Jeffrey Epstein survivors and the Virgin Island government can pursue claims that JPMorgan Chase and Deutsche Bank knowingly benefited from participating in a sex trafficking venture.
Senior U.S. District Judge Jed Rakoff, a sharp critic of Wall Street malfeasance, did not lay out his reasoning in a threadbare 4-page order. He indicated that he will release a fuller opinion “in due course.”
The ruling advances elements of all three pending Epstein-related lawsuits against JPMorgan and Deutsche. Epstein victims anonymized as Jane Doe filed separate lawsuits against each bank, and the Virgin Islands separately sued JPMorgan only. The mixed ruling gives the green light only to certain claims while dismissing others.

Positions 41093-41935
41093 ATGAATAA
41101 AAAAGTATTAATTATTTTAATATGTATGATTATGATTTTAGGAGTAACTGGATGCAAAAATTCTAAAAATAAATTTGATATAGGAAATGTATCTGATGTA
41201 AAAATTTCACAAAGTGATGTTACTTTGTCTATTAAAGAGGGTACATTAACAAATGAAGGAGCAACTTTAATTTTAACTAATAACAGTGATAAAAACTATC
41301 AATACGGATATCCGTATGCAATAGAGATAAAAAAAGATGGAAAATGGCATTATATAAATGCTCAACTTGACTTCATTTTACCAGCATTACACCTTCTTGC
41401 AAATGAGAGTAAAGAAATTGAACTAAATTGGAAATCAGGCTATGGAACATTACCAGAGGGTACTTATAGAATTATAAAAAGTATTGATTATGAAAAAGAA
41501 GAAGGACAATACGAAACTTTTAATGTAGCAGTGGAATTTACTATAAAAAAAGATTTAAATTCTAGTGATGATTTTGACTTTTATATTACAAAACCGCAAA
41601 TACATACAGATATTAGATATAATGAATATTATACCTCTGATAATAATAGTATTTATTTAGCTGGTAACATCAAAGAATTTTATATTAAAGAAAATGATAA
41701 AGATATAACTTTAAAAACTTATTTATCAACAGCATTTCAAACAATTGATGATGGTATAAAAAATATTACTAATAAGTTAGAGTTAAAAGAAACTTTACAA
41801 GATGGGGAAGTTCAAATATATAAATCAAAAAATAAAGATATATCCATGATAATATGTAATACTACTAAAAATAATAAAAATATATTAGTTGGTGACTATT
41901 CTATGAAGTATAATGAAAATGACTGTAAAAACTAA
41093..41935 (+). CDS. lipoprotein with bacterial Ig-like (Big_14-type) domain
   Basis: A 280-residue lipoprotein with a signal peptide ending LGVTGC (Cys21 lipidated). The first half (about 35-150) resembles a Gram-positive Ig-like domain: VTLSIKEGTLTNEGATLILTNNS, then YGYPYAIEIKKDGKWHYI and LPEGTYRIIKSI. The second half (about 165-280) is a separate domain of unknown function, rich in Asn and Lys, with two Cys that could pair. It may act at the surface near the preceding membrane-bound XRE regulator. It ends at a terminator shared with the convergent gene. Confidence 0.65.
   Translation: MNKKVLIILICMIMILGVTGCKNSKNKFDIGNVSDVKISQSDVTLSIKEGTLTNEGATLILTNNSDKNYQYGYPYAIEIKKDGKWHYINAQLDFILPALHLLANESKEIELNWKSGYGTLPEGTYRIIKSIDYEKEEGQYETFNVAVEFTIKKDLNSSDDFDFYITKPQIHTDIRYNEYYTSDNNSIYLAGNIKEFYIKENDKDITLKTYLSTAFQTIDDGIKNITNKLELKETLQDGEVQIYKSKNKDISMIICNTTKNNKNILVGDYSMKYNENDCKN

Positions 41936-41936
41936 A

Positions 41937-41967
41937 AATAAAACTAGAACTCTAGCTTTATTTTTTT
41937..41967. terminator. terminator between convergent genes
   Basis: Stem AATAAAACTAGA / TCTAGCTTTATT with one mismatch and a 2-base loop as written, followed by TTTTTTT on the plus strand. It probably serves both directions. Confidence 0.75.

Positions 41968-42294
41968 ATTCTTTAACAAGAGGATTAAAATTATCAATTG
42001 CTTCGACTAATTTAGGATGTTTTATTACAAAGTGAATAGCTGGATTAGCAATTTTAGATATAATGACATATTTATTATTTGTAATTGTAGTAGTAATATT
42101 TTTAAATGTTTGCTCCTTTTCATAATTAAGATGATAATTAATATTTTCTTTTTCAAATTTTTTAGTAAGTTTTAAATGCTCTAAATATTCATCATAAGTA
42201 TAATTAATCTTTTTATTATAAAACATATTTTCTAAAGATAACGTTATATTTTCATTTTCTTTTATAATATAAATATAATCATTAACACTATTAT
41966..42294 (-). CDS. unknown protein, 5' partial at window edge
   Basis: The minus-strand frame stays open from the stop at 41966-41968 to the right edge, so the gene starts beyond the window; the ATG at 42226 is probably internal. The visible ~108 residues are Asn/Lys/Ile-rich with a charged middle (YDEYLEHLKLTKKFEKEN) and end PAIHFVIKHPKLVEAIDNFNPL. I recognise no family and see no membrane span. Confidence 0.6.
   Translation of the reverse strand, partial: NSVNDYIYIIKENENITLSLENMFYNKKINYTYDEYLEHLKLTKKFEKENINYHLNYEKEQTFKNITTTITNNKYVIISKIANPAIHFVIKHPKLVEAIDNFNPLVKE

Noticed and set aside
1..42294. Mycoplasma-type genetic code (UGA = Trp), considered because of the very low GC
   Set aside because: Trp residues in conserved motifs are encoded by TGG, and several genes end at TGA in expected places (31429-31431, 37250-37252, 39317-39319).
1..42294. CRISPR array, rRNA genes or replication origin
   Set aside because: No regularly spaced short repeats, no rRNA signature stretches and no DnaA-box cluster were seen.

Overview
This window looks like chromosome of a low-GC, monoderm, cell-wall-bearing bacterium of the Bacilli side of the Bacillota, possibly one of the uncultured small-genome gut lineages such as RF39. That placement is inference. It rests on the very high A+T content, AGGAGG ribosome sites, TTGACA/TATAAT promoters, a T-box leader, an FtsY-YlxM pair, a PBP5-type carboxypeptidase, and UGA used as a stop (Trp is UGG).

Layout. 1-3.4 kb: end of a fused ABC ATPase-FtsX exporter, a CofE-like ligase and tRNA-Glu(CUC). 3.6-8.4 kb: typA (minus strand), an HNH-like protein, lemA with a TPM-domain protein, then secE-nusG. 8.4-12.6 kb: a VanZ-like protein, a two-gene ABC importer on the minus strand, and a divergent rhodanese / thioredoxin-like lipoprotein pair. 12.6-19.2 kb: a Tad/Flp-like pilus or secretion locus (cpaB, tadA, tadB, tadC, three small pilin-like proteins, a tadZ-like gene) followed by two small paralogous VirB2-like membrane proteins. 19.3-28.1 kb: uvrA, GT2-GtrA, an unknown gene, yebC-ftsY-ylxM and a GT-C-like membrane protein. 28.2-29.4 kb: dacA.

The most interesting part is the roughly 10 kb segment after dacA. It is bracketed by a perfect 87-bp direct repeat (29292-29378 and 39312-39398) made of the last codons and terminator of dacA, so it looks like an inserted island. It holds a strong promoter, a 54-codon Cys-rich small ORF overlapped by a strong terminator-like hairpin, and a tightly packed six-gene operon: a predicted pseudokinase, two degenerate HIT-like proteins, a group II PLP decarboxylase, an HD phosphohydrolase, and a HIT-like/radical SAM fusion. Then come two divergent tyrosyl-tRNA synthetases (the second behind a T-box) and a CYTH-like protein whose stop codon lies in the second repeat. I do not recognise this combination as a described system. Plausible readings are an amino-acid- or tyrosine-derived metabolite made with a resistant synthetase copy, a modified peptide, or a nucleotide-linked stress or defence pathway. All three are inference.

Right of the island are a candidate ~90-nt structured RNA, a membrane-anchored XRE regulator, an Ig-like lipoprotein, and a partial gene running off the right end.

A surviving count in all three of the lawsuits accuses the institutions of knowingly benefiting from Epstein’s sex trafficking venture.
The ruling follows bombshell oral arguments last week, where an attorney for the Virgin Islands accused JPMorgan CEO Jamie Dimon of knowing Epstein was a sex trafficker as far back as 2008.
That was the year Epstein pleaded guilty to soliciting prostitution from a minor.
Read the ruling here.
This is a developing story.
The post Jeffrey Epstein survivors and Virgin Islands government can pursue sex trafficking claims against JPMorgan and Deutsche Bank first appeared on Law & Crime.
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Author: Adam Klasfeld
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